But there is a deeper, moral case to be made against war in general. Some might allege that this time it is different. But when was it ever not different? The regime of the Soviet Union posed a far greater danger to liberty in the 20th century than rag-tag groups of fundamentalist Islamist terrorists and the regimes backing them ever could. Yet war between the United States and the Soviet Union was fortunately averted, aside from some admittedly destructive proxy wars, and billions of innocent people can live in relative peace and comfort today due to the avoidance of nuclear Armageddon through a more restrained foreign policy than the “hawks” of the Cold War era advocated. I do not oppose targeted strikes that specifically eliminate violent terrorists and only such individuals. A good example of this was the raid that killed Osama bin Laden in 2011. However, a state of war is completely unnecessary to carry out such limited actions.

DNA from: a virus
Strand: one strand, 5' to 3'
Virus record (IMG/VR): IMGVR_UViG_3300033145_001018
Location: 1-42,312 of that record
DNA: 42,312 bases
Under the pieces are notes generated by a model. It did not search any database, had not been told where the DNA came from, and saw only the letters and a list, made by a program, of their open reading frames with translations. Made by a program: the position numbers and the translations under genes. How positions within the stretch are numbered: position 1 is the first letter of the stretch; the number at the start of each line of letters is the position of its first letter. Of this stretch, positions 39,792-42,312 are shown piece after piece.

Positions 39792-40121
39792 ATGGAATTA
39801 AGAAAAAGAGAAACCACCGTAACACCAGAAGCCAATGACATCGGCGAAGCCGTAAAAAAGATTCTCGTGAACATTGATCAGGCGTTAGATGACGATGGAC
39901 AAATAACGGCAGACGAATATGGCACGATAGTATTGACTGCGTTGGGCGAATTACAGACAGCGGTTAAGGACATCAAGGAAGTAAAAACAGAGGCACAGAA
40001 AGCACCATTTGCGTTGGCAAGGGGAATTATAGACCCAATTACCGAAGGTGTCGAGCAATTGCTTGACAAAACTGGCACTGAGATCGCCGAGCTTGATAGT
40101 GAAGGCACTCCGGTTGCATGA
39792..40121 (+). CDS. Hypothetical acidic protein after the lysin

War attacks not just an armed band of terrorists, not just a regime, but an entire country and its people. This is especially true since the shift in the 19th century away from limited battlefield engagements involving professional armed servants (and mercenaries) of powerful interests competing for natural resources and prestige, and toward “total war” fueled by nationalistic and ideological animosities – where all of a country’s population is considered “the enemy” or at least an asset to “the enemy”. Such warfare is inherently collectivistic in its premise. It fails to recognize that individuals ruled by hostile regimes or terrorized by armed criminals still have minds of their own, that they may disagree with and indeed be oppressed by those regimes and criminals. Targeted assassinations of dictators and terrorist leaders are one matter, but indiscriminate “collateral damage” against peaceful civilians is morally unacceptable for an individualist. Anyone claiming to follow the philosophy of Ayn Rand, including Ayn Rand herself, should know (or, in Rand’s case, should have known) better.